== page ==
Homeless Youth Awareness Month kicks off in November

By: MENG REN
neighborhoods@ColumbiaMissourian.com

A room of homeless youth gathered at Nov. 4 in the Daniel Boone Regional Library to share their stories as part of the activities held in November, also Homeless Youth Awareness Month.

Residents and former residents at the Sol House discussed their experiences before and after living in the shelter.

The Sol House is an off-site facility of Rainbow House, a child abuse and neglect intervention program in central Missouri.

The Sol House helps homeless youth transition into adulthood by providing housing and services.

It allows homeless youth from 16 to 21 years old to live in the house for up to 21 months with three months aftercare.

Rainbow House receives 10 homeless local youth every month, said Columbia Mayor Bob McDavid.

“I found out Sol House before my mom kicked me out,” said former resident Zack Smith.

“When I was 21-22 years old, I realized my old ways weren’t working. It was time for a new change,” said Micah Schafer, 23, former residence at the Sol House.

It’s the second year Rainbow House has held the awareness month.

An emergency shelter will be open on Dec.1 where the staff take children living on the streets, said Talbott.

Columbia Public Schools counted 198 homeless students during the 2008-2009 school year, said Heather Windham, Transitional Living Program director.

Nationally, approximately 1.6 million youth ages 12-17 ran away from home and slept on the streets in the past 12 months, Windham said.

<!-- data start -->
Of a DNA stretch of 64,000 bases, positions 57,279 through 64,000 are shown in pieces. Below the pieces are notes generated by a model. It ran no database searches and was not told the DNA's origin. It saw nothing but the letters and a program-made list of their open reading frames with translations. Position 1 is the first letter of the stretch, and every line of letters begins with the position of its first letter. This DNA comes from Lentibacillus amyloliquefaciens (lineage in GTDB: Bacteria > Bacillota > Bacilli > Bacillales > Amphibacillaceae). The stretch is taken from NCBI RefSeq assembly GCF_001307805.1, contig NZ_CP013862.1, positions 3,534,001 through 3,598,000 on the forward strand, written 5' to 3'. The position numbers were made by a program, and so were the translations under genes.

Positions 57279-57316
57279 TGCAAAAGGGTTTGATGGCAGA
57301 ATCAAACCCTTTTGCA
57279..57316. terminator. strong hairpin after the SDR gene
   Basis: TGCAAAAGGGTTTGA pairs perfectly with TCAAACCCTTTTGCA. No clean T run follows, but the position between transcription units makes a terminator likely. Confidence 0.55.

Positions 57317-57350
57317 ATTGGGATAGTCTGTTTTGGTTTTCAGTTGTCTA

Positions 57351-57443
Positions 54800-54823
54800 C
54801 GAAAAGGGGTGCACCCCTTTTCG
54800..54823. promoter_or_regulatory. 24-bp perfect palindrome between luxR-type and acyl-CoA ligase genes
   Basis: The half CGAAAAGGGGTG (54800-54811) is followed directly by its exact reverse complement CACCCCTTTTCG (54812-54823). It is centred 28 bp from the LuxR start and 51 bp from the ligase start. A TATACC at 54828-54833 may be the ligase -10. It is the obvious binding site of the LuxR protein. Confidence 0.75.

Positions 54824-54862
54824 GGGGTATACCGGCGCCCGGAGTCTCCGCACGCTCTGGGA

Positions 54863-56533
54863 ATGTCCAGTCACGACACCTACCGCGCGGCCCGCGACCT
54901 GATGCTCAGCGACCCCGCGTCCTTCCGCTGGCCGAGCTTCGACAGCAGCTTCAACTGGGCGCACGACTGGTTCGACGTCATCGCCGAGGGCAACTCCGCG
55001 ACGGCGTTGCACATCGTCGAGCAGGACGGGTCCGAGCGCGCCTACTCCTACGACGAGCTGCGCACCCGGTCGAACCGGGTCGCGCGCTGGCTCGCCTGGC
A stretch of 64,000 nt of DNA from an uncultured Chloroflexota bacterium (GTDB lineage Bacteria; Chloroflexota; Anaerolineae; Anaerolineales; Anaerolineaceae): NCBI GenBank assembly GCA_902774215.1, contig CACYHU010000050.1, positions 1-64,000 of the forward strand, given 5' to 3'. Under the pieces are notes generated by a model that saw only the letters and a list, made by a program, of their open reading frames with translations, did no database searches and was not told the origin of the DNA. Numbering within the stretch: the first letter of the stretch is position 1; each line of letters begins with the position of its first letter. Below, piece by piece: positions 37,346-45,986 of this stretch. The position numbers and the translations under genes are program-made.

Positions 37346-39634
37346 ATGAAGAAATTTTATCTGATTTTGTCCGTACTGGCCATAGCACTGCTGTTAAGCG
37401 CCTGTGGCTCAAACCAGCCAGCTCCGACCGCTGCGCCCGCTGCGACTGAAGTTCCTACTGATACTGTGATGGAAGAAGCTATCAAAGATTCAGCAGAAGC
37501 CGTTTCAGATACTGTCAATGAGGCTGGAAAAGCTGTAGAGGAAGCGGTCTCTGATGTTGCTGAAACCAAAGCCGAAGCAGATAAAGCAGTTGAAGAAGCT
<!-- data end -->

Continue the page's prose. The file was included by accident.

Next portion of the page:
“The community has a big misconception about homeless teens,” said Jan Stock, executive president at the Rainbow House.

Samantha Summers, 21, lived in an abusive home until 17 before she found out the Rainbow House program.

She lived at the Sol House for three months and left Sept. 18.

The Sol House teaches homeless youth life skills such as managing and budgeting, and discussing problems with people, Summers said.

“They want to help, that’s their main goal,” said Summers. “You don’t have to go hungry if you don’t have food.”

She is now working a part-time job and expecting her second child with her boyfriend, Richard Nichols, 18. They came to the Sol House together in May.

“I’m trying to understand everything on my own,” said Smith.

There will be a documentary showcase about Sol House resident at 2:00 p.m. Sunday, November 7th at Memorial Union, Jesse Wrench Auditorium, according to the Web site.

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